BLOOMING BUDS: The members of Flower, (from left to right) Guo Yang, Shi Xingyu, Zhang Wei and Wang Wenbo, appear at the 11th Global Chinese Music Awards in 2004
A young Chinese band has had a major career boost after being asked to write and perform the Mandarin version of the theme song of the hit U.S. movie High School Musical 2.
The High School Musical franchise has taken the U.S. audience by storm since its first launch in 2006. It proved so popular that in 2007 Disney released High School Musical 2, which aired on the movie channel of CCTV, China's national TV station, on July 6 this year.
The band, called Flower (Huaer in Mandarin), had two members in their teens when they started out back in 1998. Singer/guitarist Zhang Wei was just 15 and the drummer Wang Wenbo, 16. Bassist Guo Yang, 20 at that time, was the "elder statesman."
Talking about the name of the band, Wang said in China young people are often compared to flowers. "Flowers also represent the positive and active attitude of Chinese youth-healthy, sunny and friendly," he said.
Their first album Beside the Happiness, released in 1999, reflects their attitude toward the world and the illusions people live under. Before the album, the band had scored some success with a single called Class Is Over, released in 1998.
"We are not happy about anything we learnt in class. I just want to leave here as quickly as possible. I hope the bell rings soon to tell us that class is over. Class is over!" go the rebellious lyrics of the song.
Due to their fresh and lively music, Flower was then regarded as the most promising band of China's new generation. The three boys and their energetic stage act won more and more fans as well as many music awards.
"We just want to bring happiness to as many people as possible. Since many people now live under great pressure, I hope our music can make them smile and relieve the heavy burdens," said Zhang.
In 2001, guitarist Shi Xingyu joined the band, allowing Zhang to focus more on his vocals. They gave many performances around China, causing a stir wherever they played. In 2002, Time magazine called them the representatives of China's youth.
"We are happy to be busy doing something we all like a lot. What we show in our music is our attitude toward life," said Zhang. He said being cool was not as important as being enthusiastic and energetic about life.
In 2004, Flower joined the EMI Company and set the style of its music as teen-pop. "Actually our music has no fixed style. It's not funk or hip-hop or anything. We make music just for fun. If you have to categorize it, call it Flower's style," said Wang.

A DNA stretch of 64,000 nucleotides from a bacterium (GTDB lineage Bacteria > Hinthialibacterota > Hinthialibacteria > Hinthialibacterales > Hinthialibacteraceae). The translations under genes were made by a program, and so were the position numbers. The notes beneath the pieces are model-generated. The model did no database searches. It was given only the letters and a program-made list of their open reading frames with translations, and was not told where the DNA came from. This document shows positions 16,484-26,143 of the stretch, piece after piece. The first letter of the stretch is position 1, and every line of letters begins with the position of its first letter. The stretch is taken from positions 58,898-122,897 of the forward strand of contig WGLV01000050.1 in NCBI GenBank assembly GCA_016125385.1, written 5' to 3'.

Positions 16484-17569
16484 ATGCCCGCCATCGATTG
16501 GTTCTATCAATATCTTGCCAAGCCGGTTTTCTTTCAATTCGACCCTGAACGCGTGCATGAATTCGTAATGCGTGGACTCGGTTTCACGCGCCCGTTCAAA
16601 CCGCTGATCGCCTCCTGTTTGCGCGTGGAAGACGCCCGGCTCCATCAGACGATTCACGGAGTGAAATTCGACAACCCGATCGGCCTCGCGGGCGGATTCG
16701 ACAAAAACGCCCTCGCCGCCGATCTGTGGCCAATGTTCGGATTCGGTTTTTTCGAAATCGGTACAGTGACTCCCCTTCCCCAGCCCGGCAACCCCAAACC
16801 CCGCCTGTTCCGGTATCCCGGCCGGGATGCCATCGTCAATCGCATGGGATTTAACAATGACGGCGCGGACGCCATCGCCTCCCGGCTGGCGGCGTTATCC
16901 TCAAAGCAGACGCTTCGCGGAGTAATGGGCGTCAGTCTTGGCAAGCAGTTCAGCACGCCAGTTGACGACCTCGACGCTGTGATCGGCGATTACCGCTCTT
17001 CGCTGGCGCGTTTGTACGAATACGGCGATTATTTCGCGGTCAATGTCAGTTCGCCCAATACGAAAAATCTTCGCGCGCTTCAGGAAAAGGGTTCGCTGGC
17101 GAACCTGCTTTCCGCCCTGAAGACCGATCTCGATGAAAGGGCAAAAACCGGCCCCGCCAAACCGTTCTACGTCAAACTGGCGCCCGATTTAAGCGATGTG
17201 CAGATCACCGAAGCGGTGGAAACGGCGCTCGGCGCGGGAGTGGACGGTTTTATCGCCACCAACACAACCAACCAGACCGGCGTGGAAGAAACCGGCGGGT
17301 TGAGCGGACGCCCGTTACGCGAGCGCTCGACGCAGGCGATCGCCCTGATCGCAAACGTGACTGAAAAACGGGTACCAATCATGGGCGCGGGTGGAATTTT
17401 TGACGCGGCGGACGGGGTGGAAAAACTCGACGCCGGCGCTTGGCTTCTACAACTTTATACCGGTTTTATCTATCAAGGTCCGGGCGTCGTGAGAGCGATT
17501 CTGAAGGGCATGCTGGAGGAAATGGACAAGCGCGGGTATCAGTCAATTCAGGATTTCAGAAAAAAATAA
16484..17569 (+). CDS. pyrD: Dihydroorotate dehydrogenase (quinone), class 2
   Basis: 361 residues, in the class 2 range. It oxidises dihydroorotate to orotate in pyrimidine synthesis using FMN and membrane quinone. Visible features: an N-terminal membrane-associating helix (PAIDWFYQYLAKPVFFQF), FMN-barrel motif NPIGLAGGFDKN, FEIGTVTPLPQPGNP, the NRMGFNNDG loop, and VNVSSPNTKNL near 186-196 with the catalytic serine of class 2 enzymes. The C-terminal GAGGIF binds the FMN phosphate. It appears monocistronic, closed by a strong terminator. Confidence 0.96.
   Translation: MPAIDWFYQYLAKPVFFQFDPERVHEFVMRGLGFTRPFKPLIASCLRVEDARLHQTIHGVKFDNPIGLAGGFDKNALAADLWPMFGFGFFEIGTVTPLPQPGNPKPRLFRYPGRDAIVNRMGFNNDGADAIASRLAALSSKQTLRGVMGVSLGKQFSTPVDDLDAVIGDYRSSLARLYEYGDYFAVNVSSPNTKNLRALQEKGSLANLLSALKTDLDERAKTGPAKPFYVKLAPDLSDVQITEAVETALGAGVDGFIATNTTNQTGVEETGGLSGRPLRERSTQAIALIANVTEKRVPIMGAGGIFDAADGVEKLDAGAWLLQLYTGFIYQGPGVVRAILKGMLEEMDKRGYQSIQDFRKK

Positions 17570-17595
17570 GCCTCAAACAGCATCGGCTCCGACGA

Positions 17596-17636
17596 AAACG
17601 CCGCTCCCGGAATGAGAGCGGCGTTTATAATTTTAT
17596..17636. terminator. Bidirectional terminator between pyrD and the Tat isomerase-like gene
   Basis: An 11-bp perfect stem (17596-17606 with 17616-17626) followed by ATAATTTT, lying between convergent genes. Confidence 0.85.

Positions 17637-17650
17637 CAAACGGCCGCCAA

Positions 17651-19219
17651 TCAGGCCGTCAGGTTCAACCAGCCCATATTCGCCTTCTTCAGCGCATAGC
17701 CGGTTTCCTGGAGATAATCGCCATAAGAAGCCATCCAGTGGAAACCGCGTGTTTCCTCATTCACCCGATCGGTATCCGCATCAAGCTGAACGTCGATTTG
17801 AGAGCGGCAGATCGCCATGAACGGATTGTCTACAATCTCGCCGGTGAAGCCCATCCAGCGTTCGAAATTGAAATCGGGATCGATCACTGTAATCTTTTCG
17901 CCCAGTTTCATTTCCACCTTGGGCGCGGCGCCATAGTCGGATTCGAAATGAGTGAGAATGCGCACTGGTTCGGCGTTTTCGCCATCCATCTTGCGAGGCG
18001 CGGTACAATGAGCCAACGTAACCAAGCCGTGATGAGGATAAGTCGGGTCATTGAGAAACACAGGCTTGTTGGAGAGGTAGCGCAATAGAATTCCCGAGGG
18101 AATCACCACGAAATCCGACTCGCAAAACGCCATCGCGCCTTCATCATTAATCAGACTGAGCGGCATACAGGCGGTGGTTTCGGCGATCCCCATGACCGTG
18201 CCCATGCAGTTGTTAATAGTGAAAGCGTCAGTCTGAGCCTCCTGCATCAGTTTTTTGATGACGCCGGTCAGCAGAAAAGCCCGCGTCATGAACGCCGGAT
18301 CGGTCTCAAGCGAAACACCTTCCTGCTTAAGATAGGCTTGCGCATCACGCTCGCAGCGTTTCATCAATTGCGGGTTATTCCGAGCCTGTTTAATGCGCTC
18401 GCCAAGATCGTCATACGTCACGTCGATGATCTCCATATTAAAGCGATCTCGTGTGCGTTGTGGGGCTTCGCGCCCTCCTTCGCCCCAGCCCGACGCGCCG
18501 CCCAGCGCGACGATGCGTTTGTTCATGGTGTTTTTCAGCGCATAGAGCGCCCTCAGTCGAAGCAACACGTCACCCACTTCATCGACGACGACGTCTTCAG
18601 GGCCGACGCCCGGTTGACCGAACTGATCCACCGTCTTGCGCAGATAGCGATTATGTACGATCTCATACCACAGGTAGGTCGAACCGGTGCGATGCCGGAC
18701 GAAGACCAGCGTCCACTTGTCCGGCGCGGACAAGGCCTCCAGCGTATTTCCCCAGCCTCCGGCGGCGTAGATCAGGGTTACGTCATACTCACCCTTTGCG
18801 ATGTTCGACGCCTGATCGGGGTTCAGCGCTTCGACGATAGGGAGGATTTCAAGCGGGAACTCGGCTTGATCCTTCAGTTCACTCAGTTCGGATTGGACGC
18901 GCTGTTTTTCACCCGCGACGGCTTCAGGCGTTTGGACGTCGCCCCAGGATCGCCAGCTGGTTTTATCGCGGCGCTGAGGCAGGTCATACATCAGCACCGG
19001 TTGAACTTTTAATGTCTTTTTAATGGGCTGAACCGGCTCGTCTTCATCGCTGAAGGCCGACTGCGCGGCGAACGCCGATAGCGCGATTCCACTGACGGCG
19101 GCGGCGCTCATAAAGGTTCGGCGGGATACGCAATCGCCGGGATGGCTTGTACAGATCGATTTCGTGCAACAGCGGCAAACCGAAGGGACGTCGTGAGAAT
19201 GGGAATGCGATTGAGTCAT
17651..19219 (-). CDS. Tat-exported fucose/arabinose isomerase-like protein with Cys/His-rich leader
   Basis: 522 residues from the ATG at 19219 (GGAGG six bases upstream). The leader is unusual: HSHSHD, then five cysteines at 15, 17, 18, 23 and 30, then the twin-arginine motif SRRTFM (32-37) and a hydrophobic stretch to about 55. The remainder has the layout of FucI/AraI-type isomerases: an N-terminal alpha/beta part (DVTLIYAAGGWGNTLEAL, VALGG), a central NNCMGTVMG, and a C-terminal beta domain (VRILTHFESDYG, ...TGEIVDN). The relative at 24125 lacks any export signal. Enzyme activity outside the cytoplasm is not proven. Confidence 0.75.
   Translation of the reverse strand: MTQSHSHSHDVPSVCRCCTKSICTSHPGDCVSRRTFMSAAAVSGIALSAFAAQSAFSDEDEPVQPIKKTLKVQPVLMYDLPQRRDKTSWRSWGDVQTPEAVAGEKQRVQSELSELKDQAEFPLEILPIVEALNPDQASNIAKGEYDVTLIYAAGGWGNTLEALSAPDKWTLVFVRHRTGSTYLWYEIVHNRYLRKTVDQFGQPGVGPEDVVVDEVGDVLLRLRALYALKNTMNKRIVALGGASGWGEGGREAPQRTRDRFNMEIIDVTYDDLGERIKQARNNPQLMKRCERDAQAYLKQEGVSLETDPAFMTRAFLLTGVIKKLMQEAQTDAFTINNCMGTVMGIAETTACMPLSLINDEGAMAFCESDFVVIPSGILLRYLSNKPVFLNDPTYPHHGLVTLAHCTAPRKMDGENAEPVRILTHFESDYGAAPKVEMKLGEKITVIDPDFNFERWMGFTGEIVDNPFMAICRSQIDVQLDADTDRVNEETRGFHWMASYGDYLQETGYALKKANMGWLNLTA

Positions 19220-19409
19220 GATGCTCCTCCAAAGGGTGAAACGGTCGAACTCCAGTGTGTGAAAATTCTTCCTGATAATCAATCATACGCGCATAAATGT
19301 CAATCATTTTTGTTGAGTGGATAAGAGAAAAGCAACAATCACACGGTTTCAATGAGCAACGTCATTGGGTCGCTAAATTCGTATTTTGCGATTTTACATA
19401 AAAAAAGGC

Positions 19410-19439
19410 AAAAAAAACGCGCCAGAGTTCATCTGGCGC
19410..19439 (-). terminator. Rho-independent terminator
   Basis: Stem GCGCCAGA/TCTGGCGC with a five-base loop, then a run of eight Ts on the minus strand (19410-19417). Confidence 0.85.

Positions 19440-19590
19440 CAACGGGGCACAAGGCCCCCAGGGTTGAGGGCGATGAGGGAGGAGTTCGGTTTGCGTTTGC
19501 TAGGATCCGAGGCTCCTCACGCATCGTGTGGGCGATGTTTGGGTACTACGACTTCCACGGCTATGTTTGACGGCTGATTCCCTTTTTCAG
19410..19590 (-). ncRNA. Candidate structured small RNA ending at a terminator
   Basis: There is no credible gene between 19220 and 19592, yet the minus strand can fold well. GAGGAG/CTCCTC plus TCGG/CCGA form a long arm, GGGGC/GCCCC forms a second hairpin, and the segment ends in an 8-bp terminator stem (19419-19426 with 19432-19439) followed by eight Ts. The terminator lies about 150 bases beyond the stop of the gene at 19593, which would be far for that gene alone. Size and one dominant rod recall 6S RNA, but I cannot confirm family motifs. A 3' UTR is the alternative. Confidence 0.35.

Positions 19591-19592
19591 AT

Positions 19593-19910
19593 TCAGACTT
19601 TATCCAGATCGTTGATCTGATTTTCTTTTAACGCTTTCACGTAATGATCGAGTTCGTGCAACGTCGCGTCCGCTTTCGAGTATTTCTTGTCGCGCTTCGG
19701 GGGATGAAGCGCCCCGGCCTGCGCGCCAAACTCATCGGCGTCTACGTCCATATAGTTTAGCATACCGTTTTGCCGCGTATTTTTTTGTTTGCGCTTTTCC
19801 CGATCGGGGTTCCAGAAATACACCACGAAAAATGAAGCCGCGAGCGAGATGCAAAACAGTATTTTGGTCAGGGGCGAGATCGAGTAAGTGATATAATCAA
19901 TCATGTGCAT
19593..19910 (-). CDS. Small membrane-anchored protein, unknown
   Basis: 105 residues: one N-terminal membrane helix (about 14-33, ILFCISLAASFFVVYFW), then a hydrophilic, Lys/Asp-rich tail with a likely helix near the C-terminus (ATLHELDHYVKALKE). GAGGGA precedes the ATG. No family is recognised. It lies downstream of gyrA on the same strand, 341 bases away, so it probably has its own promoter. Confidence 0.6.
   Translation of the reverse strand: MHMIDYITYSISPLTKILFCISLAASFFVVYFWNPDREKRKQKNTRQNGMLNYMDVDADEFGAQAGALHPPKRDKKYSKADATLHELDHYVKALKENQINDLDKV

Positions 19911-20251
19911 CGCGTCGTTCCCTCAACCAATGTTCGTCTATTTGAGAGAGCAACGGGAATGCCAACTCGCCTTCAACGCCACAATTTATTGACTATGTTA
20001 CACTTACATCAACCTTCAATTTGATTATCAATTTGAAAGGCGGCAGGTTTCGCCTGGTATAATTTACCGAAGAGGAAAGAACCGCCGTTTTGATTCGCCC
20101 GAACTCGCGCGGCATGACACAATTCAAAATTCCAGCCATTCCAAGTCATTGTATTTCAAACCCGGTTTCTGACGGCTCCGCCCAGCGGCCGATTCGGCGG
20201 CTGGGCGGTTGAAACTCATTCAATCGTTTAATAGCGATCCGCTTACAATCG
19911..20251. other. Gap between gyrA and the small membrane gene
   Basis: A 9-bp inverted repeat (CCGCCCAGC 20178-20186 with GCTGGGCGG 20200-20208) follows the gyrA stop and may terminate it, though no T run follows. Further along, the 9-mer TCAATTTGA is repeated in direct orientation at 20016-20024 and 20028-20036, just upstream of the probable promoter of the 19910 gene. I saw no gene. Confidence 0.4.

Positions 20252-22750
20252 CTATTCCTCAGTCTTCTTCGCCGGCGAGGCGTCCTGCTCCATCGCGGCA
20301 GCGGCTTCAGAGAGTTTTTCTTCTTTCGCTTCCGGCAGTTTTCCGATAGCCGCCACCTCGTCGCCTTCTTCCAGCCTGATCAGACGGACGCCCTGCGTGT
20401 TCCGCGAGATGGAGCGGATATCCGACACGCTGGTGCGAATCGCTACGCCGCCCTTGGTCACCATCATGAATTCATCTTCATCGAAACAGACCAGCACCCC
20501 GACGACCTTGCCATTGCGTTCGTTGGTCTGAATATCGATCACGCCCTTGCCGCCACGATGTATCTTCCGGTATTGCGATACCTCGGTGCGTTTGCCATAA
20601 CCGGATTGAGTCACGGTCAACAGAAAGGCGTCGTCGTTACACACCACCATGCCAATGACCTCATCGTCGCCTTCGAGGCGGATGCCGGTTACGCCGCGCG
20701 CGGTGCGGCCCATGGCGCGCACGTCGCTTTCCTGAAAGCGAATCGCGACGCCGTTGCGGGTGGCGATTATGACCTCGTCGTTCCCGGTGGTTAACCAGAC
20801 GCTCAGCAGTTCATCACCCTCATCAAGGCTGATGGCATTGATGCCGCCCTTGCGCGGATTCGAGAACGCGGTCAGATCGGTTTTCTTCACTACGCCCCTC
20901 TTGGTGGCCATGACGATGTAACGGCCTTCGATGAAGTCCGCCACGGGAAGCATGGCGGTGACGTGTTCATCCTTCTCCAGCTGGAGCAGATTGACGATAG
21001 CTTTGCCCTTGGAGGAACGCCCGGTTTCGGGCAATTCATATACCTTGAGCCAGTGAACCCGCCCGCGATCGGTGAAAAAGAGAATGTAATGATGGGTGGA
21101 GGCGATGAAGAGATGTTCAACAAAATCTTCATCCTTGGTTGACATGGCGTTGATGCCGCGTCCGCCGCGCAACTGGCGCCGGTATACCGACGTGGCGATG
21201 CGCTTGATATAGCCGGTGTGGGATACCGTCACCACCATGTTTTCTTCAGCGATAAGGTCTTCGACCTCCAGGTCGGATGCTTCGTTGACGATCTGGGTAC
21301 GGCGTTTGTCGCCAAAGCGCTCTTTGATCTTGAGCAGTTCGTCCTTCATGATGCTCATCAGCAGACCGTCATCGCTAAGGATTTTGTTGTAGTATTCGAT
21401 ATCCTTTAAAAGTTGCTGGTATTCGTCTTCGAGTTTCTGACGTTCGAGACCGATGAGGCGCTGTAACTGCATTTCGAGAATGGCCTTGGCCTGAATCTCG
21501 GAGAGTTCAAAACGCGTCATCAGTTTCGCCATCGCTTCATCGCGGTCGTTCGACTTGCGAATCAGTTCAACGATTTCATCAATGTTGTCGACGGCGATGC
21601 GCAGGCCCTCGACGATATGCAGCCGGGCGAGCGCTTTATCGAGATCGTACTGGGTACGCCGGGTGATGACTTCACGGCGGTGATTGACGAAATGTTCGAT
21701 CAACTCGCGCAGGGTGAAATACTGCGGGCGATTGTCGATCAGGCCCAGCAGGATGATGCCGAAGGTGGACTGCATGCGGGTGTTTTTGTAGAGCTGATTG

The band has come up with the three "P"s to illustrate their spirit:passion, play and popular. This spirit was evident in 2005, when their new song Xi Shua Shua became a hit in China and could be heard on every street corner.
However, a major scandal followed the success. Xi Shua Shua, and several other songs by Flower, were said to have been plagiarized from foreign songs. After much media attention, the band finally admitted they did copy some parts of the music and apologized for their indiscretion.
"This taught us a great lesson," said Zhang, who believes the obstacles they have faced have been a growing process for the band and given them more confidence.
Although the members are no longer teenagers, their music has not changed much over the years and has retained its lively feel. They are funny and easygoing and have clearly moved on from their scandal episode. Being asked to do the High School Musical 2 theme song has also been a big confidence booster.
"We are all fans of the movie High School Musical, and the music in this movie fits our band's style very well. We are very happy for the cooperation this time with Disney," said Guo Yang, "We spent only half a day writing the lyrics of the Chinese version and enjoy the whole music-making process very much."
Talking about the future, the members of Flower plan to develop in other aspects and have shown a keen interest in movie acting. They are now busy preparing for a New Year film celebrating 2009. They will act as street rowdies of ancient Beijing, getting involved in a lot of comical situations.
"For us, this is not even acting, because we do almost the same tricks in our daily lives," said Zhang, smiling.